It’s been a while since I posted and for the first time, I’m re-doing a recipe. Not because the first version was wrong, but because now I can do it better. Pasta with Rapini was the first recipe I posted nearly 5 years ago and I posted it because it is my absolute favourite dish. Comfort food at it’s best. Simple Italian cooking. And it’s from my Dad’s hometown of Monteleone in Puglia. When I posted it, I had many people comment on how much they love this dish but also others that were excited to try it. And yet, it is still one that I only serve to immediate family – rapini (or broccoli rabe) can be hard to love if they are too bitter.
But mostly I’m posting this recipe re-do because back then, I was afraid to use the word “orecchiette” (the ear-shaped pasta featured in the pictures) and just called it “pasta.” I thought it would turn readers off but now I regret it – that’s the name of the dish and it’s authentic. Back then, I used a food processor to pulse together the garlic and anchovies that help flavour the recipe – partially because it was easier and partially because it was easier to explain. Now, I love doing things by hand, the way they were originally done. I don’t mind my garlic a little chunkier and I do love putting the little bit of work in. Also back then my photography skills were just emerging. I’ve come so far – and yet, am by no means professional – in showcasing the ingredients that find their way into my kitchen and it makes me much happier. This dish needed new photos desperately.
And finally, back then, my readers were mainly friends and family. With thousands of new blog readers a day and more than a thousand getting my recipes by email, it was time to make this favourite recipe a star of the show again. So if you haven’t had the chance to go back in the recipe archives, here’s the opportunity to see one of the best and give it a try. This is an Italian classic and it’s the reason I started this blog.
Orecchiette with Rapini
1 16oz package semolina orecchiette
1 bunch of rapini, coarsely chopped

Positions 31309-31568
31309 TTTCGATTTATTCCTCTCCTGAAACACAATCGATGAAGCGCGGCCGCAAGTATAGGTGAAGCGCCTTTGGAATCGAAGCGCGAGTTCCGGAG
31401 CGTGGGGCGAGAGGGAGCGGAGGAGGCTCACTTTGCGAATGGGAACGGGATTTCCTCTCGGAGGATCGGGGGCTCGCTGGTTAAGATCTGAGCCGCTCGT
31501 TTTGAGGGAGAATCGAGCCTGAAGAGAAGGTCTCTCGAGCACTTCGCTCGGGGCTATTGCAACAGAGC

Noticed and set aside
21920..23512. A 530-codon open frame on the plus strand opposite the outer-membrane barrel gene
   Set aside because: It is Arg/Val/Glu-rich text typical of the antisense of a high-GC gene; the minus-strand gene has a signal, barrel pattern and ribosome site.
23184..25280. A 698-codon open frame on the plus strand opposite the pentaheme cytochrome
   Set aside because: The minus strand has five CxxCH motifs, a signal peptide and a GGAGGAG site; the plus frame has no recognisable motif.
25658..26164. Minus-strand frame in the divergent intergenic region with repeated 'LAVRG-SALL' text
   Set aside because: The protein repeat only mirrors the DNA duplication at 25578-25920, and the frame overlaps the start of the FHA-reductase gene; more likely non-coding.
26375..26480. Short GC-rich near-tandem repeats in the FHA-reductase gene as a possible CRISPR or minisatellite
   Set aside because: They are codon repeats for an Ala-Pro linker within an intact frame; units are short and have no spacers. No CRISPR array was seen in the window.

3 anchovy fillets
2 cloves of garlic
olive oil as needed
grated Parmiggiano Reggiano cheese to taste
ground hot peppers (if desired)
I’m entering my fifth year of blogging (I started in early 2012) and it’s amazing to see how many people I’ve met online, how many things I’ve learned about Italian cooking from readers who ask all sorts of questions about ingredients and share their own recipes, and just how many of my family’s recipe I’ve gotten to write down. It’s time to look back at some of the more classic dishes I’ve served up – at least one from each year – that might have you thinking about more than just pasta when you think Italian food. Looking ahead, I’ll be taking on more of our sauces and seasonal foods, trying out some new photography techniques, and, with any luck, offering a few more contests. Most of all, for 2016, I’m looking forward to hearing from all of you. Let me know in the comments what recipes you are looking for, new or old! Happy New Year!
This has been by-far the most popular recipe on my blog. Considering you can buy jugs of this antipasto at places like Costco, it’s popularity is gaining but you don’t need all sort of added flavouring agents or preservatives to get the best eggplant antipasto on your table. Homemade, simple steps and lots of flavour is what you get out of this recipe. A jar of eggplant antipasto also makes an amazing gift to hosts and guests.
Technically this still has pasta in it, but it is not your typical carb-loaded pasta dish. This is heart-warming simplicity in a bowl, employed by every Nonna and mom to comfort kids and bellies at any other age. Homemade stock makes the difference here, but you won’t lose anything with a quick bullion cube replacement to get dinner on the table on a cold day.
Baked Risotto with Peas
Does risotto need to take hours? Does it need to have a creamy saffron sauce? Or can it be bathed in flavour-bursting tomato sauce and get baked until it has a satisfying crunchy top? Well that’s how I grew up with it. Easy to make ahead, just a few ingredients, and the ability to mix in vegetables or meat to round out your meal if you wish. Try it!
Rotolo di Pollo
I had to include one more complicated recipe on this list. This is a traditional preparation of chicken that is sure to impress guests. What I love about this recipe is that the chicken is treated with care and all of it’s parts are used to develop a stuffing that I often find myself craving. Learn how to de-bone a chicken, make classic stuffing and make a centrepiece for a dinner party.